The concept of “clean tech” is a response to the projected population growth on the planet, which is estimated to be 2.3 billion people by the 2050. The theory is that clean tech companies, which address environmental sustainability as part of their overall business strategy for profitability, will be the model that successful companies will have to use in order address the increasing demand for food, clothing, shelter and other scarce resources that will only increase as incomes rise across the globe.

Where “green tech” evolved in the 1970s from government controls intended to mitigate the effects of manufacturing and agricultural pollutants on the environment, “clean tech” is built into the business model from the very beginning. Green tech has traditionally always seen as an expensive, but required, drain on a company’s profits. Clean tech is built into the business strategy as an acknowledgement that resource scarcity and pollution exist and must be addressed when planning profitable strategies. It is a long the same lines as when a business incorporates the cost of paying office rent or the cost of purchasing manufacturing materials into its overall budget.

Also, there are some products which are included in green funds which would never be included in a clean fund, such as ethanol. Where an alternative energy fund would include a company which produces ethanol in its fund because ethanol is considered to be an alternative to petroleum based fuels, a clean tech fund would not include an ethanol-producing company in its portfolio because of it’s net carbon effect. Ethanol production requires so much petroleum based fuel in order to grow the corn and process it, that there is negligible positive effect on the environment for using it.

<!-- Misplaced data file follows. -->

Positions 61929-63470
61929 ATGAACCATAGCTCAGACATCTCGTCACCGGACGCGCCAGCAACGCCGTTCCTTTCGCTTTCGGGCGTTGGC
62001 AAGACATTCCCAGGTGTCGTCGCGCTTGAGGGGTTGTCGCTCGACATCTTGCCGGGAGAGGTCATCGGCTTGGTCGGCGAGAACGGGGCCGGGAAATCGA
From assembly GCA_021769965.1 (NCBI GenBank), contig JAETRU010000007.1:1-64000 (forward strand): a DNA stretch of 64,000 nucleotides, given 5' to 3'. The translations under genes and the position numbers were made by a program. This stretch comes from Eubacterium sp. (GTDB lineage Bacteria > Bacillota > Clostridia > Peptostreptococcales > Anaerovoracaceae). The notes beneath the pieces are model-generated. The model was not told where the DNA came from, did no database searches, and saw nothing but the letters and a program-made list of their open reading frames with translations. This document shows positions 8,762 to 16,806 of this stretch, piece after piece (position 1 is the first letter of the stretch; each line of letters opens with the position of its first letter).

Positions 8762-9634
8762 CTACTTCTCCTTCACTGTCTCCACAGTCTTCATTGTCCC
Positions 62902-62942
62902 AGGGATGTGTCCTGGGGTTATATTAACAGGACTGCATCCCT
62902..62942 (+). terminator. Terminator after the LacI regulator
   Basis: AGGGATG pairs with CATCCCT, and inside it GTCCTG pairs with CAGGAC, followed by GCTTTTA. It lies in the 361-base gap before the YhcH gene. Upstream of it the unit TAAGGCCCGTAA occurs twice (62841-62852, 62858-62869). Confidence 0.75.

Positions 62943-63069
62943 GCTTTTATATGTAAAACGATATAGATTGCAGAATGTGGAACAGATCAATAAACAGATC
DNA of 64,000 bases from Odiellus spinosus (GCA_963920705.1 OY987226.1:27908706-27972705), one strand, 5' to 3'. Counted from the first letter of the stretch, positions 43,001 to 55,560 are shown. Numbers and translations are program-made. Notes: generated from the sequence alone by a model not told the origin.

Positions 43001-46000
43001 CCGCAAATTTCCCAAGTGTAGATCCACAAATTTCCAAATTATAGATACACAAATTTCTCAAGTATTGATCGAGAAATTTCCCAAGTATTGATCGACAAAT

Green tech Exchange Traded Funds (ETFs) tend to focus narrowly on a single business sector, like energy, manufacturing or recycling. As a result, green energy Exchange Traded Funds can be extremely volatile and sensitive to fluctuations in the price of oil. Clean tech ETFs have not been so volatile (although, in fairness, they have only been around since the Clean Tech Index was created in 2006, so there is not a long history to track). Clean tech companies exist across a broader range of business sectors like agriculture, manufacturing, transportation and new materials. As a result, clean tech Exchange Traded Funds have seen a more stable performance, comparable to the returns from the S&P 500 Index.


Author and entrepreneur Bernz Jayma P. is the owner of a financial blog dedicated to helping people expand their knowledge on personal finance. You may visit his blog at

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